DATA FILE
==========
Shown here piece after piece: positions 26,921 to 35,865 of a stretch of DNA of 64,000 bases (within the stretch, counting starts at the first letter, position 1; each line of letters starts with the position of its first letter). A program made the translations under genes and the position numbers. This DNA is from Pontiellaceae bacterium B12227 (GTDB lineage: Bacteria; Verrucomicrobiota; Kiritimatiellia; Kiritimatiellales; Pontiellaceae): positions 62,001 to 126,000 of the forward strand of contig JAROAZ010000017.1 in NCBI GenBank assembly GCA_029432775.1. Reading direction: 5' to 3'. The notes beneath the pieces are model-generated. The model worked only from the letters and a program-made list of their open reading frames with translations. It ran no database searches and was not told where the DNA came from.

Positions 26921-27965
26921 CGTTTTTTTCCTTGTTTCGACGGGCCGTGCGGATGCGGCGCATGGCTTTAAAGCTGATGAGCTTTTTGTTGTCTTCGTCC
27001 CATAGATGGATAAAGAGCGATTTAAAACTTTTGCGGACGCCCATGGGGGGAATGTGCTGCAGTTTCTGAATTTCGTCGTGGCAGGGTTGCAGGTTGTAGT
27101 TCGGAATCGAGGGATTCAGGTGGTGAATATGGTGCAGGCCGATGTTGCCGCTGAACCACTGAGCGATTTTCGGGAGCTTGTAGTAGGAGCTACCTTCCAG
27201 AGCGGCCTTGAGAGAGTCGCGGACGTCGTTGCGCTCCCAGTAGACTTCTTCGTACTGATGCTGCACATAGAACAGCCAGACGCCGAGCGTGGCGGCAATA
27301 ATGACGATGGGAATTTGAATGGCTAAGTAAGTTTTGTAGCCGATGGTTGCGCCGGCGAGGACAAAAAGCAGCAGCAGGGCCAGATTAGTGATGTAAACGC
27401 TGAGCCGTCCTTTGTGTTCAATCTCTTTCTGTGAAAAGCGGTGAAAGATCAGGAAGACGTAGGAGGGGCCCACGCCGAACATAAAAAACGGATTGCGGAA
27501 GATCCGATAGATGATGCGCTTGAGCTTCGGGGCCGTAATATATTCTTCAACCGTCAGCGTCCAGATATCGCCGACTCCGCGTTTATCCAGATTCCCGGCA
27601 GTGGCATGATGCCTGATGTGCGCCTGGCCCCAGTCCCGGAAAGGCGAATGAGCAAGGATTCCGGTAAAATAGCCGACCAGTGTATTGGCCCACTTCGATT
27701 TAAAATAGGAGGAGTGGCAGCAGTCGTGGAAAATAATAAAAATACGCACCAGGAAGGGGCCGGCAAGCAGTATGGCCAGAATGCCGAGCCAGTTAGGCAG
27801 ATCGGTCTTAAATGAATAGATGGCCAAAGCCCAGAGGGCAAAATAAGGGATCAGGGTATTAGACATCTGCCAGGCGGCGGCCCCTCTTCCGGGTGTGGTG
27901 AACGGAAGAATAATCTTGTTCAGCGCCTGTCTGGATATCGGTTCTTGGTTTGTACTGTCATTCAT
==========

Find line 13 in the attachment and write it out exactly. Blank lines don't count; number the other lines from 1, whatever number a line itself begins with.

27901 AACGGAAGAATAATCTTGTTCAGCGCCTGTCTGGATATCGGTTCTTGGTTTGTACTGTCATTCAT